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Screenwriter's Association drafts a standard release to help ease writer's legal troubles


The draft hopes to help writers bypass legal complications, while maintaining clear control of the copyright over production houses. 

Anjum Rajabali, executive committee member of the SWA (Photo: Shutterbugs Images)

Our Correspondent

The conflict between writers and producers over the copyright of scripts has been going on for as long as anyone can remember. The Screenwriter's Association (SWA) has been working towards a solution for quite some time now. The association has now come up with a draft to help simplify the complications that first-time writers face when it comes to protecting their copyright. 

Termed ‘release form’, the contract binds the writer and producer to “honour the sanctity of a script”, but from their recent experience, SWA lawyers believe the document absolves producers of all legal obligations, leaving its members’ intellectual property vulnerable.

Anjum Rajabali, executive committee member of the SWA, said, "It's like I ask my neighbour to keep an eye on my house while I’m on vacation and he asks me to sign a note that I can’t sue him for stealing, even if later I see the same things in his house.”

Anamika Jha, who handles the legal issues of the association, said, "We analysed release forms from around 15 production houses and found several clauses which are unfair to writers and won’t stand in the court of law.”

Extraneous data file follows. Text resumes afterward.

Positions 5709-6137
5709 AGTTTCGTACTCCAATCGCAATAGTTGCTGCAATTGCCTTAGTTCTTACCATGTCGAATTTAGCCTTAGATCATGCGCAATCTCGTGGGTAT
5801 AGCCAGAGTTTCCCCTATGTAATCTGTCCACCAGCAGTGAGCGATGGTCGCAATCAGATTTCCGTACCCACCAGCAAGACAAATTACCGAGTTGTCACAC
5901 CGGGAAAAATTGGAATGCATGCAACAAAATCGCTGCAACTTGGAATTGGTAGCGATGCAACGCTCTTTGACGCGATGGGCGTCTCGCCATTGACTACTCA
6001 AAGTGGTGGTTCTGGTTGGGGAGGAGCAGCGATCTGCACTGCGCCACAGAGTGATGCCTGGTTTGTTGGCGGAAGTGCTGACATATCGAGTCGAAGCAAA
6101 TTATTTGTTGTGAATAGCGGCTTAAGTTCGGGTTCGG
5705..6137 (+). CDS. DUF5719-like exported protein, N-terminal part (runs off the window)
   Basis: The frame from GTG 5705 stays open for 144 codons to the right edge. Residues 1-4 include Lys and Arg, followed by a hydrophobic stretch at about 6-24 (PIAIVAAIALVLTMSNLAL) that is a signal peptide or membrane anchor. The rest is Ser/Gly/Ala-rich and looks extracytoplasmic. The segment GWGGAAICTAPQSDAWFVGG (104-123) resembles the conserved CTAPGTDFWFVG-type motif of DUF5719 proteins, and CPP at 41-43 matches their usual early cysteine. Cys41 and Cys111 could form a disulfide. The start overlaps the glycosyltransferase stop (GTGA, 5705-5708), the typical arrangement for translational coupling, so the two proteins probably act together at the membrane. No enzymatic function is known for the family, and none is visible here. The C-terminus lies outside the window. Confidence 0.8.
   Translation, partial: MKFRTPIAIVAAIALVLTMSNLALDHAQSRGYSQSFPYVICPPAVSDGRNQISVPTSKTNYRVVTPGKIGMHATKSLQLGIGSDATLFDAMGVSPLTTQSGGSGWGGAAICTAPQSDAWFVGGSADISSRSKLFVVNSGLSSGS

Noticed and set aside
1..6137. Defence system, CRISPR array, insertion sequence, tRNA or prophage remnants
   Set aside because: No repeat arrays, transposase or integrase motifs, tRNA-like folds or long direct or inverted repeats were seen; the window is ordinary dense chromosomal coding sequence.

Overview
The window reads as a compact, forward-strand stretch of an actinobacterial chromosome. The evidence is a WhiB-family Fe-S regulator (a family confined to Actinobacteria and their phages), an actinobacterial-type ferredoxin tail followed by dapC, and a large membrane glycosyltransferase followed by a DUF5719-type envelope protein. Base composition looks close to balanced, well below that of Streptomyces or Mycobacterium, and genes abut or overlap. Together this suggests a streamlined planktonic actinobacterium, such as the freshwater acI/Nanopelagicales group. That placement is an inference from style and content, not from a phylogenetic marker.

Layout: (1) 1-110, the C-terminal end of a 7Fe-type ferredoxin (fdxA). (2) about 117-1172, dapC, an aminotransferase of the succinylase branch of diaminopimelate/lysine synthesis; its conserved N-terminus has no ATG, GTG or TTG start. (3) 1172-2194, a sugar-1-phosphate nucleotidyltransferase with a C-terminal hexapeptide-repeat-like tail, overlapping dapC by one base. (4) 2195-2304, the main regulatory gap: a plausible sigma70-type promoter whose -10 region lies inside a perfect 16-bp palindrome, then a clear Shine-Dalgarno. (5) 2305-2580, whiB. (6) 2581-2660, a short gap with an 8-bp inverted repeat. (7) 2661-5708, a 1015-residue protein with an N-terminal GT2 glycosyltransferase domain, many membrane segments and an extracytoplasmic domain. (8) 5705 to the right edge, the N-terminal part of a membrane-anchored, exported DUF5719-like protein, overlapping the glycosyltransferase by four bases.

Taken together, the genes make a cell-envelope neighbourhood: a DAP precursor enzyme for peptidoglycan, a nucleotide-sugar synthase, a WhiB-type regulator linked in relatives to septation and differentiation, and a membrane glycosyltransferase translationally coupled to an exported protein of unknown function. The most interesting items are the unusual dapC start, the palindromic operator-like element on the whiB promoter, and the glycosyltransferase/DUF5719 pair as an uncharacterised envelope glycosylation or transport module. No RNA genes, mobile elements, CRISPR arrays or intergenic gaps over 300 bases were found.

The writer's body has also drafted an ideal contract to help members find a solution with producers. "It is an unbiased from, which serves the purpose of an initial contract and doesn't victimise either party. It asks producers to honour confidentiality, respect copyright and do away with redundant clauses," said Jha. 

Among the changes proposed are:

1. The clause that prohibits writers from laying a claim or litigating if s/he believes that his/her work has been misappropriated, infringed upon or plagiarised by anyone, including a production house, is legally untenable as it violates section 28 of the Indian Contract Act, 1872, as it asks the writer to waive with the statutory right to seek legal remedies.

2. The material being submitted to the production house by the writer is in confidence, as it contains his/her intellectual property. The high courts of Bombay and Delhi, in numerous judgements, have declared and established that such information by nature is proprietary and confidential.

3. There is redundant indemnity provision in several release letters, which state that the writer shall indemnify the production house if it faces any loss due to infringing content. Such indemnity is unnecessary at this stage, since there is no assignment of rights or monetary dealing involved.

Rajabali also added that the association will look to gain production houses' approval with the draft, as it would help granting writers better bargaining power during contracts. 

However, the writer also added, "Writers need to develop confidence in their script and take a stand. Just like they won’t agree to accept a lower remuneration, they should refuse to sign and unfair contract.”

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Screenwriter's Association